The undying legacy of Georgette Chen

10 June 2015

Written by Melissa Wang | Images as credited

Banner Maria Taroutina
Dr Maria Taroutina, the inaugural recipient for the Georgette Chen Fellowship Grant. Image by Melissa Wang

You may have caught the recent docudrama The Worlds of Georgette Chen, with popular local actress Rui En playing the famed Singaporean painter of the 1900s. Aired on both Channel NewsAsia and MediaCorp Channel 5, the docudrama was commissioned by the National Gallery Singapore, as part of their efforts to promote an appreciation for the development of Singapore’s art scene.

A pioneer in Singapore’s early art scene and a key figure in the development of the Nanyang style, the late Georgette Chen was known for her post-impressionistic styled oil paintings, which combined Western techniques with Asian themes. She also started teaching art at the Nanyang Academy of Fine Arts when she moved to Singapore in 1954.

Still Life with Tiger Lilies
‘Still Life with Tiger Lilies’ by Georgette Chen (far right), part of the NUS Museum’s collection. Image by NUS Museum

The Georgette Chen Study Award

Despite her passing in 1993, Georgette Chen’s legacy in the Singapore art scene continues to burn strongly today. The Estate of Georgette Chen, through its trustees, Dr Lee Seng Gee and Dr Della Lee, have established the Georgette Chen Study Award in Yale-NUS, which is one of our Donors’ Need-Based Study Awards.

In the College’s inaugural year, eight beneficiaries received the award.

“I was elated and relieved to receive the Georgette Chen Study Award. Being recognised as a lover of the arts, and being bestowed with an award related to the legacy of an artist was huge for me,” shared Keziah Quek, Class of 2017, an inaugural recipient of the Georgette Chen Study Award and an aspiring visual arts curator.

“This Award was completely crucial in enabling me to join Yale-NUS College and has made me more determined to find my way into the curator’s seat. I hope to achieve at least a fraction of what Georgette Chen has,” Keziah added.

Sheryl Foo, Class of 2017, echoed Keziah’s sentiments, highlighting how the Georgette Chen Study Award has been a great help to her College career.

“This summer I was part of the prestigious Young Southeast Asian Leadership Initiative (YSEALI) academic fellowship awarded by the US State department and through it, I grew in my personal development as a global leader, and was fortunate enough to meet US President Obama. Without the Georgette Chen Study Award, I would not have the financial freedom to be able to focus on my college career and my personal development,” Sheryl shared.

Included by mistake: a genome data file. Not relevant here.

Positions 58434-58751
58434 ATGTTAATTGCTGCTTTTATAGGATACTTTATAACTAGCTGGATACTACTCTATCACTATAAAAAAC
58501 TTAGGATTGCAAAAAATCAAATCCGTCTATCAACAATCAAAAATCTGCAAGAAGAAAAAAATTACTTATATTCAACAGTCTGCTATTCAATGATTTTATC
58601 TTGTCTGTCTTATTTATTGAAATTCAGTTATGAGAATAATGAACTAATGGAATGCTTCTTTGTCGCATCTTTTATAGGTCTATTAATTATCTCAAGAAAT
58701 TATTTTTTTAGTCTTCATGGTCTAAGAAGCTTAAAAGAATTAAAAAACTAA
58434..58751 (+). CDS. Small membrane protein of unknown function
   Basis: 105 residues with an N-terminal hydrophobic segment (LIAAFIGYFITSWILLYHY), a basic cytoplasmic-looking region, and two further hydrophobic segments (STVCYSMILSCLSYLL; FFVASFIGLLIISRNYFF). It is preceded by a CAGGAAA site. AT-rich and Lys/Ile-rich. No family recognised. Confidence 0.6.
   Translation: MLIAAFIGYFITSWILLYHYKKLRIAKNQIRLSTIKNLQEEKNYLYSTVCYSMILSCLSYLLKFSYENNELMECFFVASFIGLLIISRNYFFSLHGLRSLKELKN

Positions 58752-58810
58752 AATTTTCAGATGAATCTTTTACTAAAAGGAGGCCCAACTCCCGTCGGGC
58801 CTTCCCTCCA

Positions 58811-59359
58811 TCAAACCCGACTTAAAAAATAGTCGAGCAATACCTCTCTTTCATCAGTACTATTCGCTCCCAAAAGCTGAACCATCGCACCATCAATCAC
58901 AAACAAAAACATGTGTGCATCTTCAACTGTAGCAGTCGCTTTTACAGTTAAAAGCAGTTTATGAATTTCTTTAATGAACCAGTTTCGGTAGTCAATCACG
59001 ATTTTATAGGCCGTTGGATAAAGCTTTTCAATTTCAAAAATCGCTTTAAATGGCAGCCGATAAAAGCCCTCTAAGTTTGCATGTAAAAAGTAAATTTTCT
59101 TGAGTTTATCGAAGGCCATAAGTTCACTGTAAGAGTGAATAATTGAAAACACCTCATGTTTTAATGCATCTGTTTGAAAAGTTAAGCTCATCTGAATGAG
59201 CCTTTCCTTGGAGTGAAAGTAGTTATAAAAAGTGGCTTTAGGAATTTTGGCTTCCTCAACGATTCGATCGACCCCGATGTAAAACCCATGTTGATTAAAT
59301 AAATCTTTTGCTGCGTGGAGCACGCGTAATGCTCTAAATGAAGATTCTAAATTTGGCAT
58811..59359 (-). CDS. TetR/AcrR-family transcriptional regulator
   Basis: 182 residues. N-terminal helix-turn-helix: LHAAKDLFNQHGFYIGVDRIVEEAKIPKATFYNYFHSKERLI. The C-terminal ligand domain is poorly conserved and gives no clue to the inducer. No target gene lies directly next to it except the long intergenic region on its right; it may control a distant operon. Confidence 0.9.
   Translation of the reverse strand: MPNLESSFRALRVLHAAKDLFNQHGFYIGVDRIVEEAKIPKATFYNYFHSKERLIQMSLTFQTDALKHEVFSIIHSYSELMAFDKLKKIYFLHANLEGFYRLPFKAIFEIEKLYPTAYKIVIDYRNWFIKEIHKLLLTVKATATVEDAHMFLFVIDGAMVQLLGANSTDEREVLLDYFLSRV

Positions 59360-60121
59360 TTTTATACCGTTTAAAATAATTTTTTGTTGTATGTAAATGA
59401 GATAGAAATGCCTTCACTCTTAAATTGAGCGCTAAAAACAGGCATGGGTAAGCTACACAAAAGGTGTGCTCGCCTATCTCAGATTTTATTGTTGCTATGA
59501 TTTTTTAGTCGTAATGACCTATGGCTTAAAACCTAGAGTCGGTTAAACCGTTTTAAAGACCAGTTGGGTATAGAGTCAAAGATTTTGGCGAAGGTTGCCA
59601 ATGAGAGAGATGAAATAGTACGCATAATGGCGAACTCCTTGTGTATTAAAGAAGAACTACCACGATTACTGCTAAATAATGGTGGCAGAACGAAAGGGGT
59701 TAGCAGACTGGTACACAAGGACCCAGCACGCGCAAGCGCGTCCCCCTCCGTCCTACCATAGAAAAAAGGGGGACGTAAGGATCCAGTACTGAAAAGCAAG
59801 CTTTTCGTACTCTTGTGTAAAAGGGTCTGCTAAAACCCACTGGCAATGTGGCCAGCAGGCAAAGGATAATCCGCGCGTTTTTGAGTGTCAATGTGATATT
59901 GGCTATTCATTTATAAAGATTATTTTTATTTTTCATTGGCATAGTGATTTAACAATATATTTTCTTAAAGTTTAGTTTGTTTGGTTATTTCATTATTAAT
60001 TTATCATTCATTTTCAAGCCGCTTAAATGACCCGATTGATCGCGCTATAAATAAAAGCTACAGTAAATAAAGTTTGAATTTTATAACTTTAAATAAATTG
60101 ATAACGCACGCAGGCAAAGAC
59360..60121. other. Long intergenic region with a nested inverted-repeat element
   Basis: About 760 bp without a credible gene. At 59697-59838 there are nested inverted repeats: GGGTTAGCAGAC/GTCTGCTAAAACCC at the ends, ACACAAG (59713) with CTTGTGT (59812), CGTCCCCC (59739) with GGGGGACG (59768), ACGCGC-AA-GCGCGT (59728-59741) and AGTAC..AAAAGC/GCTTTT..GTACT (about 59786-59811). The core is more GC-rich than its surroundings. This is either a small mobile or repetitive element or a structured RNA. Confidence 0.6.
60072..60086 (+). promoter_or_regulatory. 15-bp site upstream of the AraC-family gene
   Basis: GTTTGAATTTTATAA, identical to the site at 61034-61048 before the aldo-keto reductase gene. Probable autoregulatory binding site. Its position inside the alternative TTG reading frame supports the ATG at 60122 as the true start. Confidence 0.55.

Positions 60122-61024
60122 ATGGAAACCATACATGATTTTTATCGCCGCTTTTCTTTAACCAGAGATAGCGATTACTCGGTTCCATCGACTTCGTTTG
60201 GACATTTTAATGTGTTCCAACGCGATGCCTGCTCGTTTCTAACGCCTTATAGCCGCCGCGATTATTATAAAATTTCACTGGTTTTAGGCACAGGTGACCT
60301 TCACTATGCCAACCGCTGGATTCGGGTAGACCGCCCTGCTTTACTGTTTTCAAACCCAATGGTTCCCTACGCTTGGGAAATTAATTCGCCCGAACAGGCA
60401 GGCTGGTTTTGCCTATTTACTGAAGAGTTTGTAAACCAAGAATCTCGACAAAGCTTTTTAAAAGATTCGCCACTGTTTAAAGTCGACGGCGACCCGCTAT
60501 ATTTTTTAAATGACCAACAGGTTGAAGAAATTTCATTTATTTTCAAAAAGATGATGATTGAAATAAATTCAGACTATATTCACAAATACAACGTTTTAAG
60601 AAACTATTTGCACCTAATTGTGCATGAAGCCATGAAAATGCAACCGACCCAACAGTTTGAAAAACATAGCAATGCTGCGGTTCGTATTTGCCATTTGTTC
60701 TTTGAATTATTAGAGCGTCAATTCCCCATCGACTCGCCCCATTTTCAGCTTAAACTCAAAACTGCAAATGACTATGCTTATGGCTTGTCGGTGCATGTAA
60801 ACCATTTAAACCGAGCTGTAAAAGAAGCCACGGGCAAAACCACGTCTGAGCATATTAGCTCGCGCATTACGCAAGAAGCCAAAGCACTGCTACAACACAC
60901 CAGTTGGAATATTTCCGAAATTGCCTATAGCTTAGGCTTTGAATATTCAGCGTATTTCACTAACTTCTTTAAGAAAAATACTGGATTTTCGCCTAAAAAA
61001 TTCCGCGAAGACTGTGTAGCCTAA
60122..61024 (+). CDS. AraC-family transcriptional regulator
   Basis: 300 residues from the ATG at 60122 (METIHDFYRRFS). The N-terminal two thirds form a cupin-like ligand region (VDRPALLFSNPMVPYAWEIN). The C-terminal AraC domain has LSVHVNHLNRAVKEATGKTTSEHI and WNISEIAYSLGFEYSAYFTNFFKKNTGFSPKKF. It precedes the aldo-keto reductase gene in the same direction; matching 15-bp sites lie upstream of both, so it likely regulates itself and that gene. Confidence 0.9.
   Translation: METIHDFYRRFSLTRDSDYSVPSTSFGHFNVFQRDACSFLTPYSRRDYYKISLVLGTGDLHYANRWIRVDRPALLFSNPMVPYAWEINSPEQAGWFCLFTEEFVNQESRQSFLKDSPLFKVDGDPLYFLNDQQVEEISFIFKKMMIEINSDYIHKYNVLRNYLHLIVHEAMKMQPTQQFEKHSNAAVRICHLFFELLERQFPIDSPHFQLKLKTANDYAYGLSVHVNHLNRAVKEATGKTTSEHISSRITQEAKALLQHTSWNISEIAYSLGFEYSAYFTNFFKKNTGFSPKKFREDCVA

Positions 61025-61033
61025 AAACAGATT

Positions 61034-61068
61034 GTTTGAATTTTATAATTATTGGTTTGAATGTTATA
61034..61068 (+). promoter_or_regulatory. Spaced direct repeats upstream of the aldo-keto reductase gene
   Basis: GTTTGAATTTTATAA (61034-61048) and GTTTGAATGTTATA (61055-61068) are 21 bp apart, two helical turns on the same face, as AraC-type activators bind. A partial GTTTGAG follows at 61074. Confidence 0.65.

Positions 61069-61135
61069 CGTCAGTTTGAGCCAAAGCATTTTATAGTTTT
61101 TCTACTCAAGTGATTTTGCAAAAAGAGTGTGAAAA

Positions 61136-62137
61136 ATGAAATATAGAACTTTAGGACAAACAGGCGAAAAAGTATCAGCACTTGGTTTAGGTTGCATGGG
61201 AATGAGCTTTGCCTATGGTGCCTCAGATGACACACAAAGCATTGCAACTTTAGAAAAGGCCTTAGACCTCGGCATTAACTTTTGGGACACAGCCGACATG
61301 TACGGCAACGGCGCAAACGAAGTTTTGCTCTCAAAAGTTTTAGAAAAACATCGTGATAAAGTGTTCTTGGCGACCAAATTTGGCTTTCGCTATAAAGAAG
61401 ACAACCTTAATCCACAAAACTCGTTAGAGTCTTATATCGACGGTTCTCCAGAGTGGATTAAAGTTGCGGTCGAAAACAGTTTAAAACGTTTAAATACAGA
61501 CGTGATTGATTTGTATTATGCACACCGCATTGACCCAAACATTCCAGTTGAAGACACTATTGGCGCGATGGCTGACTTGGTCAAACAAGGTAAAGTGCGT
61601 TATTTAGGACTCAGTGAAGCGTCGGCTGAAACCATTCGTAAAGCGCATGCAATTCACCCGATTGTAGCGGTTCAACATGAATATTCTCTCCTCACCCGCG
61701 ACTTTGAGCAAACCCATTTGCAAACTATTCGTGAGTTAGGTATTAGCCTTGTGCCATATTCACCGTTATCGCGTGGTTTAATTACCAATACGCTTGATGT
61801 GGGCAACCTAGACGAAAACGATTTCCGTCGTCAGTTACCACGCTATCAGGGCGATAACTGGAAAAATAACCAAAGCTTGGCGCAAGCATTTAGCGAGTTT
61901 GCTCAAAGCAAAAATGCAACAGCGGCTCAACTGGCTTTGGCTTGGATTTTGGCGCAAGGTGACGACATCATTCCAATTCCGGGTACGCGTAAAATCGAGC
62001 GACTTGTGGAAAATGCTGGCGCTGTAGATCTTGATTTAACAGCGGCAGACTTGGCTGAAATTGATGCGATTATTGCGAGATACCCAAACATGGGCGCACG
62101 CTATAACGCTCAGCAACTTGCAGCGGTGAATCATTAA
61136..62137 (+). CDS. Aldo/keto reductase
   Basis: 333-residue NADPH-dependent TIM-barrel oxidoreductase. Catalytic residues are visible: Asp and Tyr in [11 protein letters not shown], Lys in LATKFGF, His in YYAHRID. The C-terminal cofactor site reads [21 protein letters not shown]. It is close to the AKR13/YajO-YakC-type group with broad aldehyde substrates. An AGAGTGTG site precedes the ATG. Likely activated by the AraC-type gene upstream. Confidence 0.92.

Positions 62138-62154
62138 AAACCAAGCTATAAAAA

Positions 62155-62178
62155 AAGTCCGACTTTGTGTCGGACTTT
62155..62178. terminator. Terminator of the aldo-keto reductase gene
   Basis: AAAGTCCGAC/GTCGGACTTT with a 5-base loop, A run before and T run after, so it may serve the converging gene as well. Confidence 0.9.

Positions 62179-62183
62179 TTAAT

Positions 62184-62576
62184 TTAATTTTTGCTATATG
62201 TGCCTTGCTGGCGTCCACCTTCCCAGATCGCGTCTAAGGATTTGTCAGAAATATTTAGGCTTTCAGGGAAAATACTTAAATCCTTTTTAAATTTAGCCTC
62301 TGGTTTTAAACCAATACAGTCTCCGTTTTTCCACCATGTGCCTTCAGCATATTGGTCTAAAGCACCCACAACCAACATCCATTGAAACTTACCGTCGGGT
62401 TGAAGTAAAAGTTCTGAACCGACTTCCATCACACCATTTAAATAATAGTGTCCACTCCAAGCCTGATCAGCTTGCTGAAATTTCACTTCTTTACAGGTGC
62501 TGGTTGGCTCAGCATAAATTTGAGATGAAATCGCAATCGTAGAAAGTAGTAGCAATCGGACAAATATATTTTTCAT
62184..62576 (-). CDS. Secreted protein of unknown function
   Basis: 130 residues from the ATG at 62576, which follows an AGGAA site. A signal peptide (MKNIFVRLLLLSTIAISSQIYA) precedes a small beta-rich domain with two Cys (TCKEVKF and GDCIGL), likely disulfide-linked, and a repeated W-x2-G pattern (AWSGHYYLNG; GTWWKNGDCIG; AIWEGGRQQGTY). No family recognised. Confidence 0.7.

Research Fellowship Grants

Aside from study awards, the Estate of Georgette Chen also gives out research fellowship grants. These grants go to faculty members and Dr Maria Taroutina, Assistant Professor in the Division of Humanities, is the first recipient for the grant.

Specialising in Art History, Dr Taroutina stressed the importance of the grant in helping to build the visual arts department here. The grant will enable her to purchase more art history research materials to supplement the resources available in the library.

“As a very young college, our library for instance, is not as established as that of other Universities with a longer history. There is a need to purchase more art history books, which are expensive,” Dr Taroutina shared. “The sponsorship has really helped to make research materials and resources more readily available to our students.”

The sponsorship has also helped Dr Taroutina fund her research trips and the publishing of her works.  Stressing the importance of physicality in the study of art history, Dr Taroutina shares the work she researches, as a result of her trips, with our students. An active learning component is also a part of her course and she brings all her students to the NUS Museum, because it helps add a different dimension to the learning.

“When studying an artwork, seeing the actual size of the painting, or  being in a building when studying architecture, can make such a difference,” she explained.

“I’m really grateful to the NUS Museum for all their help, and they have a great collection of Southeast Asian art,” Dr Taroutina added.

NUS Museum

The NUS Museum, where Dr Taroutina frequently holds classes. Image by NUS Museum

“The museum is on campus and easily accessible for us to conduct classes in the museum environment. This also helps students understand what the art environment is like in terms of future possible careers,” she added, sharing that some of her students have gone on to take up internships with the museum.

“It is very important for students to be able to engage with the artworks, rather than just see reproductions of them,” Dr Taroutina stressed.

Dr Taroutina is immensely thankful for the research fellowship grant, which has been helpful to advancing her research. She added: “Our immediate priority is to build up our library of visual arts resources, so I’m grateful to be able to contribute to these efforts through the Georgette Chen Research Fellowship Grant.”